As the Russian invasion of Ukraine continues, the resulting geopolitical tensions may impact our ability to understand ongoing Arctic change. A recent study published in Nature Climate Change by INTERACT, a network of research stations in the Arctic, sheds light on the potential implications that such prolonged conflict may have on our current (and future) perspective over one of the world’s most sensitive and dynamically changing regions.  

The harsh and understudied Arctic is exposed to the most rapid climatic changes on the globe. Our understanding of the implications of such changes relies heavily on ground-based observations from research stations scattered across the vast and remote region. By examining the representativeness of the most extensive research station network of the Northern Hemisphere, INTERACT (, López-Blanco and colleagues examined how the ongoing war in Ukraine and the exclusion of Russia from international fora, may bias our view on Arctic change.

“Our study reveals that although an intact INTERACT network consistently shows biases in such key ecosystem variables, the exclusion of the Russian stations severely increases this bias”, says Dr. Efrén López-Blanco (Aarhus University, Denmark), lead author of the study.

Based on this recent study, the potential loss of Russian research stations could adversely affect the capacity to track global ecological responses to climate change including permafrost degradation, vegetation shifts, and carbon emissions. “Excluding Russian research stations and all the ground-based knowledge they may provide, represents a shift in baseline conditions that is of the same magnitude as the anticipated climate change shifts by the end of the century,” concludes Efrén López-Blanco.

INTERACT is built on international friendships and collaborations that have endured over half a century and even survived the Cold War period. INTERACT collaborates widely with station managers, researchers, Indigenous and local people to observe, understand and respond to environmental change. INTERACT reaches out to Governments, the public and students around the World. However, its geographical coverage of environments and ecosystems is challenged by current geopolitical tensions. “INTERACT has now quantified the resulting bias in our understanding of Arctic ecosystems – and the bias is serious,” says Professor Terry V. Callaghan CMG, Founder and Science Coordinator of INTERACT and Associate Professor Margareta Johansson, Coordinator of INTERACT.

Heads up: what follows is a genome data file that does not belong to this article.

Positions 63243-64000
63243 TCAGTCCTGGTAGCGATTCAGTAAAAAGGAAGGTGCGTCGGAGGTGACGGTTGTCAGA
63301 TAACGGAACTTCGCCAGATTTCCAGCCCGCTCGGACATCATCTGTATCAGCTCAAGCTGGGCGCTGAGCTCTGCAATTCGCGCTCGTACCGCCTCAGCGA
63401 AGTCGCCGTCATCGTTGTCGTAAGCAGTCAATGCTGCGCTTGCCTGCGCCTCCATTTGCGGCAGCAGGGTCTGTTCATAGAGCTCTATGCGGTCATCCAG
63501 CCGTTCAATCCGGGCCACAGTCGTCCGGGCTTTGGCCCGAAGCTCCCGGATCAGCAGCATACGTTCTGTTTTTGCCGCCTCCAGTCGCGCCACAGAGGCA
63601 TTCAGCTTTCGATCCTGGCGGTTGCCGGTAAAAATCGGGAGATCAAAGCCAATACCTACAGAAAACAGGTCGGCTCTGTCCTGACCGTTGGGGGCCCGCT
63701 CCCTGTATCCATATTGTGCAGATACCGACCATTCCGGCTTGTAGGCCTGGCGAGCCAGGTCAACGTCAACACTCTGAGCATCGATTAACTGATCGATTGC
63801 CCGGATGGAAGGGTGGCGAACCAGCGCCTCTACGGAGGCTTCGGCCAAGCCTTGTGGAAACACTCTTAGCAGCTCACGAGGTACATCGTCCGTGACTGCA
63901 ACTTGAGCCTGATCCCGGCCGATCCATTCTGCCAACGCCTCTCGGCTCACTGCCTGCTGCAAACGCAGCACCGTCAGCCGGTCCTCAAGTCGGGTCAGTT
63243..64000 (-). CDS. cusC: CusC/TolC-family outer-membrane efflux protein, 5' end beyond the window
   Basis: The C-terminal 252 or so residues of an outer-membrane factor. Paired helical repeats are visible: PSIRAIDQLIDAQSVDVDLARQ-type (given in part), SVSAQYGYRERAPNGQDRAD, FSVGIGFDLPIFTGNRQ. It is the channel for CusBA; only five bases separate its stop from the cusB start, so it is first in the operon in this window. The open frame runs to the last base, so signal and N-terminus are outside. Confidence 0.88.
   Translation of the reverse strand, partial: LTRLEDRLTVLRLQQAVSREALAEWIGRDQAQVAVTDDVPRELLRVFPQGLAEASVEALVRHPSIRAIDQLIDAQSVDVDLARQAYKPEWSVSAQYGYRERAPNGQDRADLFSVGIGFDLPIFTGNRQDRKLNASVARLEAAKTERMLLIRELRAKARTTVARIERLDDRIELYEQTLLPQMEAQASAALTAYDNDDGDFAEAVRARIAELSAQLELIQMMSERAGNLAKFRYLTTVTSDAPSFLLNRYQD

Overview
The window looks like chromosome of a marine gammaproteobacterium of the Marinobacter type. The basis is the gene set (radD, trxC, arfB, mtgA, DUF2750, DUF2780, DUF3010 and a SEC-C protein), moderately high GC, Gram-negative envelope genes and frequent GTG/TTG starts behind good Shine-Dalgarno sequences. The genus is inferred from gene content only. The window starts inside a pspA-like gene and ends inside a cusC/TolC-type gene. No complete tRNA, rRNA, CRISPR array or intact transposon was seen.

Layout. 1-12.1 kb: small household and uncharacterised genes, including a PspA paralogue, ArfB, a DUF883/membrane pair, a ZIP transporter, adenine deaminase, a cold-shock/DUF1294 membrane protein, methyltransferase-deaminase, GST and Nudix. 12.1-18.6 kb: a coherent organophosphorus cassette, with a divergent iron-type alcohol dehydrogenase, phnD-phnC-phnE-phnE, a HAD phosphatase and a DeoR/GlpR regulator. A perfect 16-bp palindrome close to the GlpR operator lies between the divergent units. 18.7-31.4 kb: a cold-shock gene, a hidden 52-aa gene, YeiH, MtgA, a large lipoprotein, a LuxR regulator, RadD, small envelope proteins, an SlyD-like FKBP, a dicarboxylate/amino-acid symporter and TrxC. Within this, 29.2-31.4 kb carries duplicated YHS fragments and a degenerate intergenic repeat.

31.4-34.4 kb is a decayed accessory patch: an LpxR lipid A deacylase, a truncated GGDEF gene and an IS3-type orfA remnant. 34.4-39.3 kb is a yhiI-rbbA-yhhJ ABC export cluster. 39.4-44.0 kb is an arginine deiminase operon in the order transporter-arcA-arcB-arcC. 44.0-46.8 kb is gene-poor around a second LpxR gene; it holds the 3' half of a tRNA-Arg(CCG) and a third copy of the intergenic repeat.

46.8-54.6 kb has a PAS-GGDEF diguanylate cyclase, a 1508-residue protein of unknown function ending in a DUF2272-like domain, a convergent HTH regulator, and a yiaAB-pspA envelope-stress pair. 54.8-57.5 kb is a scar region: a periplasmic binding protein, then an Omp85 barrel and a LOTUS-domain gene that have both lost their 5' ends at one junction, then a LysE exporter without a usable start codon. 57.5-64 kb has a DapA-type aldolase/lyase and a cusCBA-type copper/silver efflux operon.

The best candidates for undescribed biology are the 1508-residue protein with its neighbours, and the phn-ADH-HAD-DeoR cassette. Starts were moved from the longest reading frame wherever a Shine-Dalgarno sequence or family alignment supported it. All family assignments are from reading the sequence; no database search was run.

A circumarctic distributed observing network is important for documenting and understanding arctic change. “INTERACT brings together managers of existing research stations to improve the services and facilities needed to study arctic ecosystems and address local, national and global challenges. Collaborative long-term monitoring, experimental research and integration of indigenous and local knowledge is key to understanding changes and their consequences for people living in the Arctic,” explains Morten Rasch, Chairman, INTERACT Station Manager Forum.

International efforts are therefore needed to close the geographical knowledge gap – a gap that existed before the Ukraine conflict, but now has grown to a crevasse. “The study shows the importance of a geographically representative network of observing sites if we want to understand current and projected changes in the Arctic. To improve the observational capacity in the Arctic, INTERACT welcomes members that fulfil three criteria: Housing facilities open for external scientists, a monitoring programme and intended long-term operation of the facility,” states Elmer Topp-Jørgensen, INTERACT Station Manager Forum.

INTERACT is a network of friends with a globally important role: we are in the right place (but less so now with Russian stations on pause), at the right time and with the right skills to observe, understand and respond to rapid environmental changes but our recent study shows we need to restore and even extend our previous geographical coverage of the North through science diplomacy to better protect the Arctic and beyond,” elaborates Professor Terry V. Callaghan CMG, Founder and Science Coordinator of INTERACT and Associate Professor Margareta Johansson, INTERACT Coordinator.

The paper “Towards an increasingly biased view on Arctic change” published in Nature Climate Change can be accessed here: (DOI: 10.1038/s41558-023-01903-1).


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